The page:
Skip Navigation

Grenola Limestone Environment of Deposition

Prev Page--Stratigraphy || Next Page--Cyclic Significance

Limestones of the Grenola

General characteristics--The limestones of the Grenola exhibit the following general characteristics:

  1. The bedding planes between strata are all somewhat wavy. No very smooth bedding surface was observed.
  2. Colors range from dark blue gray to light yellow brown.
  3. Matrices are composed of clay and fine silt-size argillaceous material, mixed with clear or cloudy granular or subcrystalline calcite. The matrix is a consolidated calcium carbonate mud.
  4. With very few exceptions, all limestones contain discrete organic particles. These are the most distinctive features of the rock and will be described separately.

Organic components--Several characteristic associations and arrangements of whole fossils and fragmentary fossils were observed, which, taken together, make up what may be termed the organic texture of the limestone. Using particle length as a criterion, most limestones studied can be divided into two groups: those containing fragments predominantly 1 to 3 mm in length, and those containing longer particles.

Ammovertella and ?algae form common shell coatings in many limestones containing abundant small fossil fragments, which generally make up 70 to 90 percent of etched limestone surfaces. Rocks containing abundant, incrusted organic debris 1 to 3 mm long have an osagite organic texture.

In rocks containing longer fragmentary shells (Pl. 5B) such particles invariably make up less than 25 percent of etched limestone surfaces. Pelecypod valves are found on the surfaces of these limestones; therefore, contained shell fragments are probably those of mollusks, and the limestones are referred to as molluscan limestones. In a few molluscan limestones, algal coatings are found on one or both sides of long shell particles. If both sides of a particle are coated, it is probable that both surfaces were, at one time or another, exposed to light rays. If the incrusting material is the same in width on all sides, then all surfaces must have been exposed to light for approximately the same length of time.

In limestones containing long, fragmentary organic particles, three kinds of orientation with respect to the bedding were observed: (1) broken shells parallel to the bedding, all arranged with the convex side up; (2) organic particles lying at all angles to the bedding; and (3) fragments parallel to the bedding with either convex or concave side up.

Associated with large and small broken shells are minute high- and low-spired gastropods, ostracodes, sparse crinoid stems, and small spines. Gastropods and ostracodes are most numerous in limestones that contain organic debris less than 3 mm in length. The associated small spines are identified as brachiopod rather than echinoid spines, for cross sections of them show a concentric laminar structure, and not the minute honeycomb structure characteristic of echinoderms.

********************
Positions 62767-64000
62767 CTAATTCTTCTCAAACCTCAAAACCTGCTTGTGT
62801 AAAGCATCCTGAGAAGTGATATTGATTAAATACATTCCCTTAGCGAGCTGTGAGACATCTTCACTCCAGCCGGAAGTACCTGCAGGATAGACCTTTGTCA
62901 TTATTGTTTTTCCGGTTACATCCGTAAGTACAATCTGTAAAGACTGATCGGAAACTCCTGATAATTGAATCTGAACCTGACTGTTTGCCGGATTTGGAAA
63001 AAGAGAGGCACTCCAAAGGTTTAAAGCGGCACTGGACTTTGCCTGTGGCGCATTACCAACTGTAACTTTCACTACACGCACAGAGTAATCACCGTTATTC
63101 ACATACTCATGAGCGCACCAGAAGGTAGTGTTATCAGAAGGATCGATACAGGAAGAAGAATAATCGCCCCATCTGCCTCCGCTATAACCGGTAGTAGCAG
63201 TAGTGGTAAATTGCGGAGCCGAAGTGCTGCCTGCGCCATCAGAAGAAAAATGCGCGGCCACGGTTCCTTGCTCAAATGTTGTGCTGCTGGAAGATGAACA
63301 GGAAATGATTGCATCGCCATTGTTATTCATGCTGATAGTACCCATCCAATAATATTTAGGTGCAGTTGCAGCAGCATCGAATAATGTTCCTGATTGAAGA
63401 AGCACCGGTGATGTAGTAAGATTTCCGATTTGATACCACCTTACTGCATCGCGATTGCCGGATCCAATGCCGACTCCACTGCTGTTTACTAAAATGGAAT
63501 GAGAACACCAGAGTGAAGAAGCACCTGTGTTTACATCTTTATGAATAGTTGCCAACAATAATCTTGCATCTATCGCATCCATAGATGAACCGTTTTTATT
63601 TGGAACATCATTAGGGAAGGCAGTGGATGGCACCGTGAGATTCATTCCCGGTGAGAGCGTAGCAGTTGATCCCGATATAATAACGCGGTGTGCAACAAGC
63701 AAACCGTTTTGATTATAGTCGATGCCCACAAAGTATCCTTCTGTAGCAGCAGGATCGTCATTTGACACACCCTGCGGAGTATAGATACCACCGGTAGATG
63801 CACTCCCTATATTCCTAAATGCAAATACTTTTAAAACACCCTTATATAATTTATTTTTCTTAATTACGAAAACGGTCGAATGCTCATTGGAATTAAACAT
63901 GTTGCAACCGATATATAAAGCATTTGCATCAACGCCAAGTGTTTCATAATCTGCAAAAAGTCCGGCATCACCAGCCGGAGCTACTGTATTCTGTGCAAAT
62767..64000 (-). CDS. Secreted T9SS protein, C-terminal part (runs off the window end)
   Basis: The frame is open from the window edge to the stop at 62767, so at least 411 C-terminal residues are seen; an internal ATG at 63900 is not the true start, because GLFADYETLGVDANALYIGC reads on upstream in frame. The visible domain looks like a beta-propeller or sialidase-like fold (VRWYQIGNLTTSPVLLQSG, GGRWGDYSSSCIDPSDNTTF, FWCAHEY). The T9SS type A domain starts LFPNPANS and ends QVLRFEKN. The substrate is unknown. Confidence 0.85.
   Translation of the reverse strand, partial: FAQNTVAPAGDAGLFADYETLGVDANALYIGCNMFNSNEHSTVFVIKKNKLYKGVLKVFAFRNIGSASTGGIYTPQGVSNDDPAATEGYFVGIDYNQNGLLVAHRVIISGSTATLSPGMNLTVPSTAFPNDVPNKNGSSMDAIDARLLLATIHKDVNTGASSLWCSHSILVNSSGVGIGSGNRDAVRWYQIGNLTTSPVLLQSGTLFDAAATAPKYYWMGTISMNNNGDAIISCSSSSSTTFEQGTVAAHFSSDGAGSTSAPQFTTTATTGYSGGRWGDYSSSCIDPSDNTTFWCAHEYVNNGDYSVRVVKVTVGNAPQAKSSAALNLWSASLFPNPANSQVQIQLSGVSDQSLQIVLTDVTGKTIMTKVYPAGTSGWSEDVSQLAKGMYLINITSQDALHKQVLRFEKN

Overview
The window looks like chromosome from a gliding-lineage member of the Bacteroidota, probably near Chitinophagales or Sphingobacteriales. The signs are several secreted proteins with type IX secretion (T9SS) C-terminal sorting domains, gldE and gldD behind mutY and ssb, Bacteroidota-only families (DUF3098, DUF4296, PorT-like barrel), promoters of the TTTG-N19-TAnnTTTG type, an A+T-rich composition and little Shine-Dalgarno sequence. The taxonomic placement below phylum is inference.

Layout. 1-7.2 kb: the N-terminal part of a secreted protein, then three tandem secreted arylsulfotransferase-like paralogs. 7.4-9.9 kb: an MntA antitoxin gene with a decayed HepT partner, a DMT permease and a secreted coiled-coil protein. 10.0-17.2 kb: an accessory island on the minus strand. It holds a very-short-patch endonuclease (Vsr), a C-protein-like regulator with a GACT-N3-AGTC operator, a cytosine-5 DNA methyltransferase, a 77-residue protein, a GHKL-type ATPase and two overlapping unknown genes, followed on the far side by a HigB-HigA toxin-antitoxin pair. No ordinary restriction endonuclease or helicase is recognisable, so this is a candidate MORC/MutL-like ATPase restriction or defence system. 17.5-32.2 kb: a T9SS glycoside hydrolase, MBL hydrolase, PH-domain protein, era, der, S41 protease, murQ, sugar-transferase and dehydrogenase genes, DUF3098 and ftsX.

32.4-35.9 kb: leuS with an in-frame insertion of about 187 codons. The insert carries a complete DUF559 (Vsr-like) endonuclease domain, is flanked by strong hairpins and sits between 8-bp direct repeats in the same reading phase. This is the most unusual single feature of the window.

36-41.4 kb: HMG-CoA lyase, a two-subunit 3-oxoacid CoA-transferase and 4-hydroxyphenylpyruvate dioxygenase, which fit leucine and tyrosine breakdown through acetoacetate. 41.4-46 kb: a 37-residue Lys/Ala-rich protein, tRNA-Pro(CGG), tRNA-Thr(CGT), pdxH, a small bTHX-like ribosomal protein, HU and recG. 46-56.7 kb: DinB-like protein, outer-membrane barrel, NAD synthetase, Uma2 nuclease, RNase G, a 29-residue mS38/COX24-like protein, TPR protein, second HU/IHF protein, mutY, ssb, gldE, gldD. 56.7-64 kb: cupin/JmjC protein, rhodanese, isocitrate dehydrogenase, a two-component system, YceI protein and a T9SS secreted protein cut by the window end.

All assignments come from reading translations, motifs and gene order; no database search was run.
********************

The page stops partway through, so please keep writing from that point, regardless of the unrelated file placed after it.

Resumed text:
An important associate of shell fragments is the supposed algal incrustations. These have been given the generic name Osagia (Twenhofel, 1929). Because designation is based solely on shape, Osagia is a form genus. Working exclusively with thin sections, Johnson (1946) found that Osagia in the Grenola rocks consists of two groups of filaments or tubes, about 0.0018 and 0.4 mm in width, which he identified as Girvanella, an alga, and Nubecularia, a calcareous foraminifer, respectively. In thin sections prepared for the present study, no fine algal filaments were seen, but coarse tubes parallel to the surface of the shell nucleus were observed. The larger tubes could be seen standing out in relief on etched surfaces of the limestone, and coarse filaments freed from the limestone were found in insoluble residues from Osagia-bearing rocks. The freed tubes have been identified as Ammovertella, a common arenaceous Pennsylvanian-Permian foraminifer.

In regard to Osagia, Elias (1946) says "These fossil lumps and incrustations do not correspond to actual somata of living algae, but are merely accumulations of successive calcareous precipitations, presumably by the countless film-like aggregates of microscopic simple colonial algae, and are mixed with calcium carbonate precipitated by organisms other than algae, or (and) precipitated inorganically." This may well explain why the small algal filaments described by Johnson were not observed.

Associations of brachiopods, bryozoans, and fusulinids in limestone constitute another type of organic texture. Brachiopod shell fragments and whole brachiopods occur in the limestones, usually in association with ramose or fenestrate bryozoans, or both. Most fragmentary brachiopods and bryozoans lie flat, parallel to the bedding of the rock. Associated with these two dominant groups are calcareous foraminifers, crinoid stems, echinoid spines, and sparse gastropods and ostracodes.

In general, organic debris in brachiopod-bryozoan limestones occupies less than 50 percent of etched surfaces, which percentage is less than for beds having osagite organic texture. The brachiopod-bryozoan limestones contain a very small amount of argillaceous material, for commonly the only insoluble residue from several grams of limestone consists of a few small Ammovertella tests. In contrast with molluscan limestones, such tests and algal material are rare on the etched surfaces of brachiopod-bryozoan, or more conveniently, molluscoid, limestones.